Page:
While the opening scene is set in a bar in New York, most of this romantic comedy is set aboard an ocean liner bound from New York to London. The story is set in the 1930’s and includes an assortment of stereotypical characters that represent the economic and social strata of the time, Notable characters in this fun, romantic and madcap comedy include; Billy Crocker a stowaway who is in love with Hope Harcourt, an heiress that he had previously met and spent several hours in a taxi and then lost contact with. Hope Harcourt is a young heiress engaged to Lord Evelyn Oakleigh a handsome and stuffy English nobleman. They are on their way to London, accompanied by Hope’s mother. Elisha Whitney, Billy’s boss is traveling on the ship on his way to London for a business deal. He believes that Billy is in New York taking care of the business. Also on the ship is Reno Sweeney, a former evangelist turned nightclub singer with her back-up singers. “Moonface” Martin, public enemy #13, is in disguise as a minister and missionary, who brings along his gangster moll Bonnie. On board is also a real missionary with two Chinese Christian converts (with an affinity for gambling), singing and dancing sailors, and an odd assortment of ships passengers.
Director/Choreographer Penny Ayn Maas makes her directorial debut in the Dallas metro area with ANYTHING GOES at Lyric Stage. Prior to this production, Maas worked as a professional singer and dancer in New York City for over 20 years. Which includes work in shows on Broadway as well Tony award winning productions. This experience is very apparent in this production of ANYTHING GOES. The singing and dancing in this production is superb, and in my opinion, one of the several strengths of the show.
Music Director/Conductor Jay Dias conducts a full orchestra for this production. As the patrons are seated, they are treated to the overture from the orchestra. During the show, the orchestra is flawless as they work with the approximately 20 songs and accompanying the choreography throughout out the show. Some of the stand out songs of the evening included “I Get a Kick Out of You (Reno), “There’s No Cure Like Travel” (Ensemble), “Kate The Great” (Reno and Girls), “All Through the Night” (Billy, Hope, and Sailors), “Sailors Chanty” (Quartette), “Where Are The Men” (Bonnie, Babe, Petty Officer and Girls), “You’re the Top” (Billy and Reno), “Anything Goes” (Reno, Quartette and Ensemble), “Public Enemy Number One” (Quartette and Ensemble), and “Blow Gabriel Blow” (Reno and Ensemble).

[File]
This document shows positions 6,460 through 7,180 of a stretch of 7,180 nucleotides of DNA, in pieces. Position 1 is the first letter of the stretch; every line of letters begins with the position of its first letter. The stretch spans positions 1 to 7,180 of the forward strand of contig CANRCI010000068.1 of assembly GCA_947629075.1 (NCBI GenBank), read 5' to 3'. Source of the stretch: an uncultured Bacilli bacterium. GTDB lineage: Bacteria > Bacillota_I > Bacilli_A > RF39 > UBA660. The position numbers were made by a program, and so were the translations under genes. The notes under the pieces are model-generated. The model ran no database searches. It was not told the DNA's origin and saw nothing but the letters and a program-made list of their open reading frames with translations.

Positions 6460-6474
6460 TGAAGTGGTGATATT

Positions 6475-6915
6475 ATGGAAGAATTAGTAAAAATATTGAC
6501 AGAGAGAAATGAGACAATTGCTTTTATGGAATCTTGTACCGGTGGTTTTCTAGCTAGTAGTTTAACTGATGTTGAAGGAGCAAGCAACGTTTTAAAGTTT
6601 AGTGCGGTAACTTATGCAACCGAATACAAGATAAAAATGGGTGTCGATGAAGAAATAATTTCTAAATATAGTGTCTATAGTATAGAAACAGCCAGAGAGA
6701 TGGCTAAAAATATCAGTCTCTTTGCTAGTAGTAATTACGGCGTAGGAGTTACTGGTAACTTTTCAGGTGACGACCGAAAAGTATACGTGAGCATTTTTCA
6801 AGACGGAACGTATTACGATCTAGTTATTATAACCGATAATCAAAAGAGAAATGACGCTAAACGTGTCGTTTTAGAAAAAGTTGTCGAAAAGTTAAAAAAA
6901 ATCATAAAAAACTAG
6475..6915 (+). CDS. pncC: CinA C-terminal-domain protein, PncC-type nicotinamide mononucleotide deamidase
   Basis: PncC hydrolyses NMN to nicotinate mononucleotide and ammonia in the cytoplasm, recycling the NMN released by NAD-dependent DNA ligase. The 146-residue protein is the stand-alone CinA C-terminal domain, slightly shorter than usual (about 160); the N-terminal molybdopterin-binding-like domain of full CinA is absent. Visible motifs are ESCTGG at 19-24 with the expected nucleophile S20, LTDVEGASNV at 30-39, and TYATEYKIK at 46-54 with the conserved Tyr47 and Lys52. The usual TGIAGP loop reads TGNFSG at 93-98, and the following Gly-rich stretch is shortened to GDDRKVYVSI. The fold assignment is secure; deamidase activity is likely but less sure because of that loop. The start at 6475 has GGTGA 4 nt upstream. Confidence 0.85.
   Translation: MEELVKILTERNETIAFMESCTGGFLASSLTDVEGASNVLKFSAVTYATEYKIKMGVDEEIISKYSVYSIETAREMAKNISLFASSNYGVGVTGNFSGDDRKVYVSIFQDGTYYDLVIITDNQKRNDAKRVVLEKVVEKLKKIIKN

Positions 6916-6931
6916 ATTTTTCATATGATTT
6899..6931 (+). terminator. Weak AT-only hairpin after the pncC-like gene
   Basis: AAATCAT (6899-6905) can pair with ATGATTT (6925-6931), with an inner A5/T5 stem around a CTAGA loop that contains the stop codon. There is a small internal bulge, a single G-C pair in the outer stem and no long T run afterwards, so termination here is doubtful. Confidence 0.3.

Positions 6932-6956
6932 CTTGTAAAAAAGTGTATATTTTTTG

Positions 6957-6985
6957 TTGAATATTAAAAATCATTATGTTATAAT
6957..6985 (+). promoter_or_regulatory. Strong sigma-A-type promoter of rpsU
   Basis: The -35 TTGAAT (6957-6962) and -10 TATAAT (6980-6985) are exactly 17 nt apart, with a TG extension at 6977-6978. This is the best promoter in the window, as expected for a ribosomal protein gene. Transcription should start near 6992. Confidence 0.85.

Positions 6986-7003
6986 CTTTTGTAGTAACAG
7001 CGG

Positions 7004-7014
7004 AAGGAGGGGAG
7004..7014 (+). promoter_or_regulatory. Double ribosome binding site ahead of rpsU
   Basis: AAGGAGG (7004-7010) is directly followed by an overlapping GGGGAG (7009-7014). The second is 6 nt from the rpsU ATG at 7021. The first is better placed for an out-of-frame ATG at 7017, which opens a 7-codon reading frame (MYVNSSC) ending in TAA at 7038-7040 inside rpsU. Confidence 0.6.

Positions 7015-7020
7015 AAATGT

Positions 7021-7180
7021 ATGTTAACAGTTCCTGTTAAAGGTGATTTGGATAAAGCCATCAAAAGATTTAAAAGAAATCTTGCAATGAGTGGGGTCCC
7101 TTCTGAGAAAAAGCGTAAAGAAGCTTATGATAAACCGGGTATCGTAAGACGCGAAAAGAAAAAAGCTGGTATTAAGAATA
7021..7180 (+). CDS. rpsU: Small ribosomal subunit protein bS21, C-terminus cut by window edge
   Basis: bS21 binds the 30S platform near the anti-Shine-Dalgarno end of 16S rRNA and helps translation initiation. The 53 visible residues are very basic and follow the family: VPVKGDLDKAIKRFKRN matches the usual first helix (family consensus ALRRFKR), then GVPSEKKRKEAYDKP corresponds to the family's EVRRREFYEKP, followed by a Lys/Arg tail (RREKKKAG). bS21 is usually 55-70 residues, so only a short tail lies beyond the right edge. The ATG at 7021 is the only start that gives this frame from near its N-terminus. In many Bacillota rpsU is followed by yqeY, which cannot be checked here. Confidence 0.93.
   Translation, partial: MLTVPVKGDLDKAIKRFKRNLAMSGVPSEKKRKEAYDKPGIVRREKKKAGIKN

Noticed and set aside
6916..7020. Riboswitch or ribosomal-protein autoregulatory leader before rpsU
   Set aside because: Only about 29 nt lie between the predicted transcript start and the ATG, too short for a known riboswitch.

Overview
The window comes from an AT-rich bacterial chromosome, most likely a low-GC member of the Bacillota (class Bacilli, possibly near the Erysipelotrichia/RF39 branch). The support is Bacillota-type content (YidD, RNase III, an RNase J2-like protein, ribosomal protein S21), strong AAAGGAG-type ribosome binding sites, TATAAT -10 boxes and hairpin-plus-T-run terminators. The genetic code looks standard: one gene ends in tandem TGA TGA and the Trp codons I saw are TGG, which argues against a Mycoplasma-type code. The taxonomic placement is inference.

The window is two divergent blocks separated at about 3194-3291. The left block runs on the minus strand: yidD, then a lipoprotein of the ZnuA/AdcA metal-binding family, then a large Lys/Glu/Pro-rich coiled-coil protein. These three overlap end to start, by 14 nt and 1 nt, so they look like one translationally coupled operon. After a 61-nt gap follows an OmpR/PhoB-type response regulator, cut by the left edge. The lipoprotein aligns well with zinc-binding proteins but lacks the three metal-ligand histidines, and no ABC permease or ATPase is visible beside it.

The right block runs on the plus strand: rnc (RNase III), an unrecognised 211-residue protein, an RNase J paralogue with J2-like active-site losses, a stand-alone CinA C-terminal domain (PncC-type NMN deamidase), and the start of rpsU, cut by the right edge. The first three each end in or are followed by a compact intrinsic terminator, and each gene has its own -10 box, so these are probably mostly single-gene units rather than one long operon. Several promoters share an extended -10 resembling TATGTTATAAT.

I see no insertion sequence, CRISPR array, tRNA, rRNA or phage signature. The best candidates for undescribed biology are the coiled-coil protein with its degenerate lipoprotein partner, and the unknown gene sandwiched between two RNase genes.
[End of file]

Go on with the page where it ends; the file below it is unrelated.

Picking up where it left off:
The set is designed by Dave Tenney and costume coordination by Margaret Claahsen respectively, appears to closely follow the design and costume choices made by earlier Broadway productions to represent the 1930’s style and design. The stage area is divided into three levels. Upstage is the design of the deck of a large ship, complete with stairs on each side of the stage that lead to an upper deck where several songs and scenes take place. For scenes that do not include the ship, the upstage drape is drawn so that the mid and down stage areas can represent other locations that include a bar area and the inside of an English mansion. Costuming choices by Claahsen include time period suits, ties and hats typically worn by men and boys of that era. Costumes for the women include upscale, conservative and time period appropriate dresses for the women. Dresses worn by Hope are conservative and elegant. While most of the costuming worn by Reno is more daring and includes at times an abundance of “sparkle”. I did note that one costume choice of a shirt and slacks for Reno, while mirroring the style and design of earlier Broadway productions, did not offer a flattering fit for the actress playing the role of Reno.
The lighting design by Julie N. Simmons is notable for its sometimes subtle changes and abrupt changes that include a variety of lighting colors that believably represent the inside of a bar, full sun on a ship, the interior of an elegant English mansion and a starry night that had the audience “oohing and ahhing”.
Effective sound design can be very challenging for large casts. Not so for Bill Eikenloff. All of the actors and singers were clearly heard and appreciated.